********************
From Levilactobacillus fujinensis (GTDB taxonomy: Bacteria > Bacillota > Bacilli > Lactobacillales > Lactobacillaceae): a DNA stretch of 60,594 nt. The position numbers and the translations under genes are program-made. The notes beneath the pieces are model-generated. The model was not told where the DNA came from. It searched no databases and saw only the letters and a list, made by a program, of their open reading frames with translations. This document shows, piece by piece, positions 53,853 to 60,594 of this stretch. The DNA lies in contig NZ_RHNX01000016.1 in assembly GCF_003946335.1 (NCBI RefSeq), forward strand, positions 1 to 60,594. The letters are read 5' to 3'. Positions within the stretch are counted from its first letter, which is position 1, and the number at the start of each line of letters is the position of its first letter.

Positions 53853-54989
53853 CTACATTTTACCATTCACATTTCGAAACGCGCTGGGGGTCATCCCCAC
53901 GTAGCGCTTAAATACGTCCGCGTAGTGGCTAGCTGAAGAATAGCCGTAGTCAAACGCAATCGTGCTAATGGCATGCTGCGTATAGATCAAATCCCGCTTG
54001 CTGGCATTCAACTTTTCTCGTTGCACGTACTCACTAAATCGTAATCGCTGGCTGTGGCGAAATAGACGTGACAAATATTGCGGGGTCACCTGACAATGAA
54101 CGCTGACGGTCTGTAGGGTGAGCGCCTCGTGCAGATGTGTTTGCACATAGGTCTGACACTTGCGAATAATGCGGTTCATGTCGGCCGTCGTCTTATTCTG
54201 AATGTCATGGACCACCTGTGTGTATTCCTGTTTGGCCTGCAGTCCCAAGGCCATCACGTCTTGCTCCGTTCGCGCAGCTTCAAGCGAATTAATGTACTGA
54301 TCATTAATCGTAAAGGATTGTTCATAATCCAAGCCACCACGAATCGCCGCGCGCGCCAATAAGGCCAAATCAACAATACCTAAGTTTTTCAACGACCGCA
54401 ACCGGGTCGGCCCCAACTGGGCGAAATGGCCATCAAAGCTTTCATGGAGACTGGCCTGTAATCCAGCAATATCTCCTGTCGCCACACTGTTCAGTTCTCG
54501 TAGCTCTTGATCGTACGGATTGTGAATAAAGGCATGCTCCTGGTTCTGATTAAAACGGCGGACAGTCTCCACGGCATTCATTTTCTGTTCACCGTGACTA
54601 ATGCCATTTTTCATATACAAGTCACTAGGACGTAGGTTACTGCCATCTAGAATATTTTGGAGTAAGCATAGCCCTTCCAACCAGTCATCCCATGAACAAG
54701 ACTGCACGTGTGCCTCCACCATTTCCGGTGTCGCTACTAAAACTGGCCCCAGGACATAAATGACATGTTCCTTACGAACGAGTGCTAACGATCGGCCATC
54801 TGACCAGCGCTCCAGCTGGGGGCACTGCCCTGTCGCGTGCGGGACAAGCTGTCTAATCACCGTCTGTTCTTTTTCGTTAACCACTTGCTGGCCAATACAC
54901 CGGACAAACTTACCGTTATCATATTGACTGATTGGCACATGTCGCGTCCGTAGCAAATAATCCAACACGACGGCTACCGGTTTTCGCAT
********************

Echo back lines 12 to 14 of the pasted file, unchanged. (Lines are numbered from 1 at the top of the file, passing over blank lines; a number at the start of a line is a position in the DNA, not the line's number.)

54701 ACTGCACGTGTGCCTCCACCATTTCCGGTGTCGCTACTAAAACTGGCCCCAGGACATAAATGACATGTTCCTTACGAACGAGTGCTAACGATCGGCCATC
54801 TGACCAGCGCTCCAGCTGGGGGCACTGCCCTGTCGCGTGCGGGACAAGCTGTCTAATCACCGTCTGTTCTTTTTCGTTAACCACTTGCTGGCCAATACAC
54901 CGGACAAACTTACCGTTATCATATTGACTGATTGGCACATGTCGCGTCCGTAGCAAATAATCCAACACGACGGCTACCGGTTTTCGCAT